direct-to-consumer brands

For V-Day, Teleflora Pivots To Teacher Love

As consumers move away from the roses-and-chocolate Valentine’s Day stereotypes, Teleflora wants to rain flowers on a new audience this year: America’s under-loved and overworked teachers.

The new spot, "A Teleflora Love Story: Mrs. Miller," focuses on a third-grade teacher in San Diego who receives a surprise gift of flowers from her class.

The company, which started its “Love Out Loud” platform in 2017, has been working hard to expand Valentine’s Day gifting beyond romance, and earlier efforts have focused on friends and family members.

“Our consumers are engaging in Valentine’s Day very differently,” says Danielle Mason, Teleflora’s vice president of marketing. “It’s no longer this idea of men giving gifts to women and women expecting gifts from men.”



In the last two years, women have become more than half of the brand’s customers, she tells Marketing Daily.

It’s not just flowers. The National Retail Federation, which recently forecast V-Day spending will rise to $26 billion this year, says spending on significant others and family is flat. It is gifts to other people that are fueling the growth. Of the $17 jump in per-person expenditure growth, $14 will go to recognizing friends, co-workers, classmates and teachers.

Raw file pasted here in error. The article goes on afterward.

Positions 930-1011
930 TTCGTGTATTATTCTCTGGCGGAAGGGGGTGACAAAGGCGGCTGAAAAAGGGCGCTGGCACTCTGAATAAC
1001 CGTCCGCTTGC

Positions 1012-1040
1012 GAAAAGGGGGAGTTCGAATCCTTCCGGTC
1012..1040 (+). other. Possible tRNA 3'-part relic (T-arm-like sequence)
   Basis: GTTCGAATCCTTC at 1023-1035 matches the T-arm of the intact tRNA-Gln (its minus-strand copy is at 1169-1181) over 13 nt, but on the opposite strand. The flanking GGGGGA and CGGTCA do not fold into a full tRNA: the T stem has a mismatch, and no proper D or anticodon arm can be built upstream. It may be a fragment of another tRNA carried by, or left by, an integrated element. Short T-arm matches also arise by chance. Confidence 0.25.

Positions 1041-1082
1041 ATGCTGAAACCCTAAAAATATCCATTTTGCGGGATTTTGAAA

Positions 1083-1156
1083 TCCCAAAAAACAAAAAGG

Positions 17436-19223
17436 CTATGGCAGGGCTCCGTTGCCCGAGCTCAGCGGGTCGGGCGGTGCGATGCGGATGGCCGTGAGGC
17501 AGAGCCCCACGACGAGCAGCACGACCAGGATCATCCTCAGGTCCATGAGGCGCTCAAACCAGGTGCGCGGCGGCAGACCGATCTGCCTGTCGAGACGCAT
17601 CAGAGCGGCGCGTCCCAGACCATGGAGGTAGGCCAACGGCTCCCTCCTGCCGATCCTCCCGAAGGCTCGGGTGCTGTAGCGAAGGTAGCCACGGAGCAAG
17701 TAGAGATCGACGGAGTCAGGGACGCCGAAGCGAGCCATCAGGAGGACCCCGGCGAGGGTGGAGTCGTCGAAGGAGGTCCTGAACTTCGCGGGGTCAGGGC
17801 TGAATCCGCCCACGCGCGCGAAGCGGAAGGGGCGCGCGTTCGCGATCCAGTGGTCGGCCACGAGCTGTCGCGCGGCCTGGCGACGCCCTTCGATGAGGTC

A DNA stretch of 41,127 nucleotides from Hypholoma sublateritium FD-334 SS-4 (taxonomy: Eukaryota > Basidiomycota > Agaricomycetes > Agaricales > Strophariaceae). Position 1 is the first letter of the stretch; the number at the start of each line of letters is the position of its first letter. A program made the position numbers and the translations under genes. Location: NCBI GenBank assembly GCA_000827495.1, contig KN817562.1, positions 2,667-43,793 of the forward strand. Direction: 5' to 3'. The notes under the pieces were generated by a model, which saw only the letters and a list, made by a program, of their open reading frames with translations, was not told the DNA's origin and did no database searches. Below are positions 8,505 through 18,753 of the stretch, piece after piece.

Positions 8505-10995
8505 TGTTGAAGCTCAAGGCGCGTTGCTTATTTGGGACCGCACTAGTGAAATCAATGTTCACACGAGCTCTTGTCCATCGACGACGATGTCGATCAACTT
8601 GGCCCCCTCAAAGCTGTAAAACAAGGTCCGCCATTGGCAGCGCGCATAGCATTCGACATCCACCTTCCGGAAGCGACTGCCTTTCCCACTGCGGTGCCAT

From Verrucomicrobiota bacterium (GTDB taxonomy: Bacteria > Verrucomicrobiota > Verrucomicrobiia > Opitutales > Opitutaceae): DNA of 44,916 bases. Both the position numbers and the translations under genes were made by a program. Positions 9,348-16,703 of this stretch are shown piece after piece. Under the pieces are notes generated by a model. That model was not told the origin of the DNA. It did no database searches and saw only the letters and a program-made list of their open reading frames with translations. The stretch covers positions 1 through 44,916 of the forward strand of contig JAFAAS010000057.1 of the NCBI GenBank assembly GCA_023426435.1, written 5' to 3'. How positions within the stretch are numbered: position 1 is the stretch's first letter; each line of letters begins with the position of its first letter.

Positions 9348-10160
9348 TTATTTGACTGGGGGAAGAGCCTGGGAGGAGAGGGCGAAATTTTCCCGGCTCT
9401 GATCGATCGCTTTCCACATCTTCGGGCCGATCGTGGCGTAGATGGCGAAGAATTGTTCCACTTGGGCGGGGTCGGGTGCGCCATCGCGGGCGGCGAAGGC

(The NRF predicts per-person spending will climb to $192.80, up from $175.41 last year.)

Valentine’s Day remains the most important day for florists, accounting for about 30% of all transactions, reports the Society of American Florists, responsible for producing an estimated 250 million red roses.

About 22% of Americans bought fresh flowers or plants as a Valentine’s gift, and married people account for the biggest part of that bouquet, at 26%.

Mason says the Wonderful Agency, part of the Wonderful Company, which owns Teleflora, created the ads. The agency zeroed in on educators after it learned about Mrs. Miller. And given the intense burden educators face, it made sense to focus on the classroom.

“None of it was scripted,” Mason says. “The poem the little girl reads to her—she really wrote that.”

Mason says the new ad is running on YouTube, Facebook and Instagram. And, using a series of additional six-second spots, including highlighting a grandmother, a business mentor and an LGBTQ couple, it’s making its first foray on TikTok. Also new: a gamified unit with Candy Crush, complemented with short-form video. 

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